KURTZ: You still have the ability to say no. We haven't gotten it, let's not put it...

ROBERTS: Absolutely.

KURTZ: ... on the air, let's not put it in print.

We've got to take a break. Still to come, questions from our studio audience and from you at home. Plus, why is Mark Felt coming forward as Deep Throat now, 33 years later?


KURTZ: Welcome back to RELIABLE SOURCES here at the George Washington University. You know, Steve Roberts, Bob Woodward and Mark Felt both had something in common. They both went to GW. This become kind of a bond when they first met, before Watergate, as Woodward was trying to cultivate Felt.

Now, Mark Felt, as we saw earlier in the program, he lied and denied all these years about his role. Do you have any clue as to why he's coming forward now, at the age of 91?

ROBERTS: You get a sense that I have an old mentor in this business, Howie, Scotty Rustin (ph), who said, there are two kinds of obituaries: Vertical and horizontal. And in some ways, I think this is a vertical obituary. They wanted the praise, they wanted him to bask in this glory while he was still alive and could understand it. I think there clearly are some money factors as well.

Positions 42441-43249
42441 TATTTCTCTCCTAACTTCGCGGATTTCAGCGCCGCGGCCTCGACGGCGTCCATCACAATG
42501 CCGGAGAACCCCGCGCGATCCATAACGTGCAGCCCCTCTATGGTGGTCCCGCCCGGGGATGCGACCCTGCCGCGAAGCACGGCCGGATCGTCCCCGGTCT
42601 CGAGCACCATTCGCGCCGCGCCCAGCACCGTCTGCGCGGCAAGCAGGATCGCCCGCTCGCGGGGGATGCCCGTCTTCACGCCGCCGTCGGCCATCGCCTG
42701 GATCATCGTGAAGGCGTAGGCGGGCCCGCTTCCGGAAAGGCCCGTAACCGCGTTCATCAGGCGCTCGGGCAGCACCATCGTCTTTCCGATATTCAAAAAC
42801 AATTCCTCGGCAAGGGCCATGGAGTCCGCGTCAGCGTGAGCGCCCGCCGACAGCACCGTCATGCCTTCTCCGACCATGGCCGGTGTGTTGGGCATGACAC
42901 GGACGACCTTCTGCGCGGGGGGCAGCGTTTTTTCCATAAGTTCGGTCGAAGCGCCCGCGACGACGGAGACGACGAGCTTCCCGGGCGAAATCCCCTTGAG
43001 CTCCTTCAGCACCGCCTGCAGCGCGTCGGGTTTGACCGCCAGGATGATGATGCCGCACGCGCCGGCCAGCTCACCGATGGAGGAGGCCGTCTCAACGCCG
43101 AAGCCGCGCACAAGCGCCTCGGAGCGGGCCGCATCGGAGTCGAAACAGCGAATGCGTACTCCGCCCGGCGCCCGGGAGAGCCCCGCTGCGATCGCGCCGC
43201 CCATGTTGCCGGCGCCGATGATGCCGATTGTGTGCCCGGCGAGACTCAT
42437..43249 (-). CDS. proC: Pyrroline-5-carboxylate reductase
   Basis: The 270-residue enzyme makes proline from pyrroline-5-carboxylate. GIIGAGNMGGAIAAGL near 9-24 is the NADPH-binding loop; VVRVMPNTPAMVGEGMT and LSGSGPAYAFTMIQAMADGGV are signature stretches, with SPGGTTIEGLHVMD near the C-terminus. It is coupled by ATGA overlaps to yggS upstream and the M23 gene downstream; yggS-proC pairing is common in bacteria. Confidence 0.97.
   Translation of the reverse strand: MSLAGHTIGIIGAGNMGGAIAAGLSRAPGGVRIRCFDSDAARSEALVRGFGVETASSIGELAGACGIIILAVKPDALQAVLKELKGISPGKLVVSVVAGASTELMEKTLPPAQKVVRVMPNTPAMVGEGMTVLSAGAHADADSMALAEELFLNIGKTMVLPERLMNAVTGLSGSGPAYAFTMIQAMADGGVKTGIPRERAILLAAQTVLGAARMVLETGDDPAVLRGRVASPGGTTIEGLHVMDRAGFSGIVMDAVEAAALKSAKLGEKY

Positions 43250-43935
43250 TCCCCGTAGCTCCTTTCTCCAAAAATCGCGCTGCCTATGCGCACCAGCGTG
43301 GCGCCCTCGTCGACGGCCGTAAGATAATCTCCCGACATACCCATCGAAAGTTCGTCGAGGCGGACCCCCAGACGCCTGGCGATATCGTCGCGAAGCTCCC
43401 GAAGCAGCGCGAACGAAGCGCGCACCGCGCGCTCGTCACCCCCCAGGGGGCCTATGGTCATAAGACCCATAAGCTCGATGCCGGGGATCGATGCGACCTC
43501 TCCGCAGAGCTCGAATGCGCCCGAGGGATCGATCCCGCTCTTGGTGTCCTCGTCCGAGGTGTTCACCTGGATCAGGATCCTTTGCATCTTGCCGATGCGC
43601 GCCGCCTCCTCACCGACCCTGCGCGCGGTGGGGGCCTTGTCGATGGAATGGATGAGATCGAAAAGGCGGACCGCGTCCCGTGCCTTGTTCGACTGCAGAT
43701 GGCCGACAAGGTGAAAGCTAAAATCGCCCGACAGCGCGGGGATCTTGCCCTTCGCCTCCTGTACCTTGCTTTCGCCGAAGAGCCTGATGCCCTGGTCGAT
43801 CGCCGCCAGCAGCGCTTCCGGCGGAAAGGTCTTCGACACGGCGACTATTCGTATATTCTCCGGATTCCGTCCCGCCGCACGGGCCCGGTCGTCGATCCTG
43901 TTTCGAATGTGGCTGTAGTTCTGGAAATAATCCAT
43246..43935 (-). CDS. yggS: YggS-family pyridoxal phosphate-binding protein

KURTZ: And on that point, Felt's lawyer, who is John O'Connor, who wrote the "Vanity Fair" piece in which Felt finally revealed his role, appeared on television earlier this week and was asked whether there was a financial incentive here. Let's take a look.


KATIE COURIC, NBC NEWS: What do you think the family's motive was? Was it was to make some money off this, you think?